During the last decade, the CPI increased 19%, or 1.8% per year, below the 2.0% target set by the Fed, reflecting the impact of those three A’s I have mentioned several times in the past: Amazon, automation, and artificial intelligence, which in turn resulted in increased efficiencies and flat real wages. Meantime, the S&P 500 was up 188%, or nearly 19% per year, while commercial property values increased 175% as measured by MIT’s NCREIF (National Council of Real Estate Investment Fiduciaries) Index.

Once again, it seems that we have both substantial inflationary headwinds and tailwinds. On the one hand, those three A’s are not going away anytime soon, and if anything, the pandemic will likely intensify their impacts. Clearly we are now using Amazon more often than we did before March, as we make more than good use of our Prime memberships. On the other hand, the Fed’s liberal use of their unique printing press, adding trillions in liquidity to the markets, their balance sheet, and our debt, has to ultimately and meaningfully impact markets and inflation, principally financial assets and markets (including real estate).

More than a handful of us remember the late ‘70’s and early ‘80’s and the sky-high interest rates and inflation that period experienced, if not Studio 54, polyester slacks, and bell-bottom jeans. My concern is that we are going to experience substantial asset inflation in 24 to 36 months from now, once a vaccine for COVID is released, life returns to “normal,” and all that liquidity now sitting in cash and money market funds leaves the sidelines. It is one of the reasons I believe asset prices will not witness significant declines in the short- to medium-term, and will see even higher asset values by the end of 2021, and precisely why we remain committed to invest in what we believe to be attractive investment opportunities today.

Even without the arrival of murder hornets, local, state, and federal politicians have been busy, busy bees

Since the start of the pandemic, more than 25 states have passed some sort of eviction moratoriums, preventing landlords from evicting tenants who have not paid rent due to COVID-19. Not surprisingly, these include those states with larger renter populations (e.g., California, Texas, and New York). In some states, like Nevada, the moratoriums also apply to commercial tenants. Meanwhile, the FHFA (Federal Housing Finance Agency), the federal agency overseeing federallyinsured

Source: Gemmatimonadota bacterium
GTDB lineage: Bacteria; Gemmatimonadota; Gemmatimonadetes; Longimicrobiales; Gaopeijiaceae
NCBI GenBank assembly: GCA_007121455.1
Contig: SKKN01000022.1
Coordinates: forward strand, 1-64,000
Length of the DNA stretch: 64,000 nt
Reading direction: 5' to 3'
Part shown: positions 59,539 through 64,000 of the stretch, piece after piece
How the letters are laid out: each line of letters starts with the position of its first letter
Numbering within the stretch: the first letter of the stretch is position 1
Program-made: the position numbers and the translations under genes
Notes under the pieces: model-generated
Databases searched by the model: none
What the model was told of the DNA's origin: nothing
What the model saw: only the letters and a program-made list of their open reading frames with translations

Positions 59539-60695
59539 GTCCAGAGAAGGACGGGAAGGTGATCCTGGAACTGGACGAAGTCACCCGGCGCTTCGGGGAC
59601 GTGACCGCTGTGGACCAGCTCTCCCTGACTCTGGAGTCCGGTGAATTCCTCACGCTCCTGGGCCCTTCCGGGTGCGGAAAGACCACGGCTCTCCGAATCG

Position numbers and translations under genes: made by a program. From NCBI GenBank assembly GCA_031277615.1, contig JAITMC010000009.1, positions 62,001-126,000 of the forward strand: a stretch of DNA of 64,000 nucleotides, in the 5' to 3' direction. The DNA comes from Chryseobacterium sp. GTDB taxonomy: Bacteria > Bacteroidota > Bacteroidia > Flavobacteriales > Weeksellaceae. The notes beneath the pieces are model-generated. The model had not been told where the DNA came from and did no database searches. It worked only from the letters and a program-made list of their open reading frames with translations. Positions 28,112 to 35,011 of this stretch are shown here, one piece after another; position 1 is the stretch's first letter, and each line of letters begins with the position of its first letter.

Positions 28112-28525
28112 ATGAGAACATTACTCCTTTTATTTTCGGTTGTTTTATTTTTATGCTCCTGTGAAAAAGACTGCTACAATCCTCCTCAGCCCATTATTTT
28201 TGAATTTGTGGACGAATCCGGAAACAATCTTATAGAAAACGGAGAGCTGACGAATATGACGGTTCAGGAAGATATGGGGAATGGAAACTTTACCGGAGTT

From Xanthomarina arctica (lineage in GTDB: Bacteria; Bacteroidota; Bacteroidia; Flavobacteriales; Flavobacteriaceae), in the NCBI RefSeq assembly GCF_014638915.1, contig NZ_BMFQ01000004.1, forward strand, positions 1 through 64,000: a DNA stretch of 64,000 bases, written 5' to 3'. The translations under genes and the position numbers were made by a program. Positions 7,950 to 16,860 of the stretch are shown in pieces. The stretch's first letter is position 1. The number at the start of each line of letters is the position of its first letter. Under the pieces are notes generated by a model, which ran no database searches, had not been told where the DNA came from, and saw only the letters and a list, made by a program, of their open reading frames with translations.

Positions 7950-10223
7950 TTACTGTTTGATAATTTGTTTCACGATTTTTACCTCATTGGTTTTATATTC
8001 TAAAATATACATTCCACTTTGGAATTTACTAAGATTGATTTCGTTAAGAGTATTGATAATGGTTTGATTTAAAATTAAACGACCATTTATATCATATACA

loans (e.g., Fannie Mae and Freddie Mac) has extended the moratorium against foreclosure or eviction for those with such loans through August 31st, extending the original July 25th deadline.

The million (trillion?) dollar question is what happens once these various moratoriums expire? I have read that some 23 million renters could be evicted from their units and millions more could lose their homes. I anticipate that landlords, lenders, and government at all levels, will work together to prevent this from happening, but that remains to be seen. If the government takes too heavy of an interventionist hand, markets will be substantially disrupted, and lawsuits filed. In New York and Los Angeles, landlords have sued to overturn these moratoriums, but it is hard to assess their impact, since courts are essentially closed, and moratoriums will presumably be lifted before the cases are actually heard.

It is impossible to summarize all of the various regulatory initiatives that politicians are proposing to deal with the pandemic’s impact on homeowners and both residential and commercial tenants alike. Here in California, politicians have proposed any number of bills, including the following:

• SB 1410, the COVID-19 Emergency Rental Assistance Program: would give tax breaks to landlords for forgiving rents and halting evictions, provide for direct payments to help tenants who cannot pay their rents, and allow tenants ten years to repay debt to the state. The estimated cost to taxpayers would be up to $10 billion over the life of the program.

• AB 1436, Tenancy: Rental Payment Default: would ban evictions until April 2021, or three months after the state of emergency ends, whichever comes first. Tenants must prove their financial hardships were caused by the pandemic under the bill and would be given an additional 12 months to repay back rent, and landlords could collect the debt through civil courts. Property owners would be banned from evicting residents for unpaid rent due to COVID-19.